The final film of Shohei Imamura (The Eel, Vengeance Is Mine), with writer Daisuke Tengan (Audition, The Most Terrible Time In My Life), and if Shohei were alive he’d have some explaining to do. A man returns from the holy war (WWII) a spaced-out wreck, thinking he’s a snake (Katy did not appreciate the scene in which he swallowed a rat). Closes with the line “There is no such thing as a holy war.” Very odd way to end the anthology… still not sure what I think of it, though Mr. Grunes has named it one of his ten faves of the decade.
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FRANCE
Claude Lelouch (Roman de gare) directs an offbeat story of a French tour guide for the deaf in NYC. His girlfriend is writing him a note saying she’ll leave him unless there’s a miracle, then he comes home covered in dust. I liked it better the second time through.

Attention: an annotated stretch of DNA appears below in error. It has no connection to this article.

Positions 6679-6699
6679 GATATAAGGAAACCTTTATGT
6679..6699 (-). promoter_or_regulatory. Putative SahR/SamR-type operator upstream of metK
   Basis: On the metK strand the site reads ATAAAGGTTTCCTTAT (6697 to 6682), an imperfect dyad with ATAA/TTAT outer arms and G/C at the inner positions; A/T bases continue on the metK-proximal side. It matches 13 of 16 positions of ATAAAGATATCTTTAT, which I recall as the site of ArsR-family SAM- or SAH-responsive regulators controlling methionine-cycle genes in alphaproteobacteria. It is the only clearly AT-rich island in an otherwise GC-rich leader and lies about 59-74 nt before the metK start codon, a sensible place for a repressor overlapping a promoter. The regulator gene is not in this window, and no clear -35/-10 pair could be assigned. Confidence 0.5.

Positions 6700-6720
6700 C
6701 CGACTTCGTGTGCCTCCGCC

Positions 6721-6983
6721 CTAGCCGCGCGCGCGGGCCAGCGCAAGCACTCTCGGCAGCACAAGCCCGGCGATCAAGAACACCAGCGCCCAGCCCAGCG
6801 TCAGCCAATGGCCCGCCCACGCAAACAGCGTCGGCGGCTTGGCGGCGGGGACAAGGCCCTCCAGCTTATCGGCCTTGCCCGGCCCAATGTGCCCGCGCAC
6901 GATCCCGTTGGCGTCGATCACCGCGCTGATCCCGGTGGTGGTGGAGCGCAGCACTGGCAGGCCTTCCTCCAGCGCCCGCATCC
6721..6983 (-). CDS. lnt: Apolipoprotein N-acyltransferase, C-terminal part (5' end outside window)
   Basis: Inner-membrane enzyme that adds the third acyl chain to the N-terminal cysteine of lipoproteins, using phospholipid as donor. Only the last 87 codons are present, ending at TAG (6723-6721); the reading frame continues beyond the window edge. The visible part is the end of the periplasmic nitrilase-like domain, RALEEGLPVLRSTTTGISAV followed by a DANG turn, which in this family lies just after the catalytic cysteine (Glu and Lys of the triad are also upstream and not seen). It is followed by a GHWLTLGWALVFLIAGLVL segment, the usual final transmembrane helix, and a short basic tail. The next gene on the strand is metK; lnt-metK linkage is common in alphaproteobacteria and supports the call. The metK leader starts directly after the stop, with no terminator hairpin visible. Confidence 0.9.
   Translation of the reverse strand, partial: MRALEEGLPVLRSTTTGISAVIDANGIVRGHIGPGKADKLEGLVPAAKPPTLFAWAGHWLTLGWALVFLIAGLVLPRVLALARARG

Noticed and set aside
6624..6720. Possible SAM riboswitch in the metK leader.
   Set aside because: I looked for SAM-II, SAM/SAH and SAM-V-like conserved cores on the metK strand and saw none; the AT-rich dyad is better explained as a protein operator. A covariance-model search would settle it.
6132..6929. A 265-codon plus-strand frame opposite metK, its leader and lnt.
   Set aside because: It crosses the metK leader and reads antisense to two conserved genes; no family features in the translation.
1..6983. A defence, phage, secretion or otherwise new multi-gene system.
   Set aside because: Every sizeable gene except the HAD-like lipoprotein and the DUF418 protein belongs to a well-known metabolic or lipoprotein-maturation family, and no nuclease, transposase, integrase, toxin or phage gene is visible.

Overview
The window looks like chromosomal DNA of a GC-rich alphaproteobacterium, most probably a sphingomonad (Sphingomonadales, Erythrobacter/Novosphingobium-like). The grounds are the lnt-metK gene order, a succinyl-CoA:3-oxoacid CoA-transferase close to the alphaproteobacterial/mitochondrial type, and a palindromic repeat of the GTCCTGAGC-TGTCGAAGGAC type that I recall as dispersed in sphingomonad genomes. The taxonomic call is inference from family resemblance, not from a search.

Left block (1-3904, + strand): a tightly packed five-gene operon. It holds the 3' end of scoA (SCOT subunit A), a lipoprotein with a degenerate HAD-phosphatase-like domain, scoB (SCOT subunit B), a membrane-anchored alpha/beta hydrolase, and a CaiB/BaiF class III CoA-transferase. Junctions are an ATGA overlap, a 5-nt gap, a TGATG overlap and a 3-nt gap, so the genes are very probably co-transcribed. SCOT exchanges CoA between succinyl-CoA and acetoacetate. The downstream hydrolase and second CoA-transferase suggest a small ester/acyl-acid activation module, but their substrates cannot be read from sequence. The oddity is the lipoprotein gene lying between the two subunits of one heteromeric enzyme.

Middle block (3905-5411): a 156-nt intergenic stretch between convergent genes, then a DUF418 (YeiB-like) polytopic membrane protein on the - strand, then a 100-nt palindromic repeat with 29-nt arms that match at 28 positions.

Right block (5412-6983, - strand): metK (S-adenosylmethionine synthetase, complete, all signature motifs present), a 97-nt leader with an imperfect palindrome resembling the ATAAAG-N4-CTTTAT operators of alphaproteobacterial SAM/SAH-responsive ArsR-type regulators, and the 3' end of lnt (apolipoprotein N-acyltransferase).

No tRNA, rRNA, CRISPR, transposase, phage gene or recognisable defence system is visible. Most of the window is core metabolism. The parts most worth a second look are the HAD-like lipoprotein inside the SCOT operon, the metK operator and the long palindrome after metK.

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BOSNIA-HERZEGOVINA
In 2002 director Danis Tanovic was high off his oscar-win for No Man’s Land. Since then, he’s adapted a Kieslowski script (Hell) and made one with Colin Farrell and Christopher Lee that played in Toronto. Women are going out for their weekly protest of something (local war/genocide) when 9/11 hits. They don’t know what to do, go protest anyway. Lightweight.
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ISRAEL
None of my Amos Gitai experiences have been happy ones. Starts with a guy disarming or examining a bomb after another explosion has already killed a few people, then the news team covering the event is told they’re not on the air because of coverage of 9/11. Gitai could be saying local problems feel humble compared to the scope of the 9/11 attacks, or maybe that America is hogging the spotlight away from his country’s problems, or possibly that it’s all Palestine’s fault.
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EGYPT
Youssef Chahine seems like a humorless Elia Suleiman, not that I know more about either of them than their Chacun son cinema segments. Here, Chahine pulls the same trick as in that anthology, a piece where I think he’s full of himself, then I think maybe he’s joking and it’s modesty in disguise, but no, he is just full of himself. Someone said “Youssef, write a September 11th movie” and he scribbled down every thought that came to mind then filmed them in that order.
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MEXICO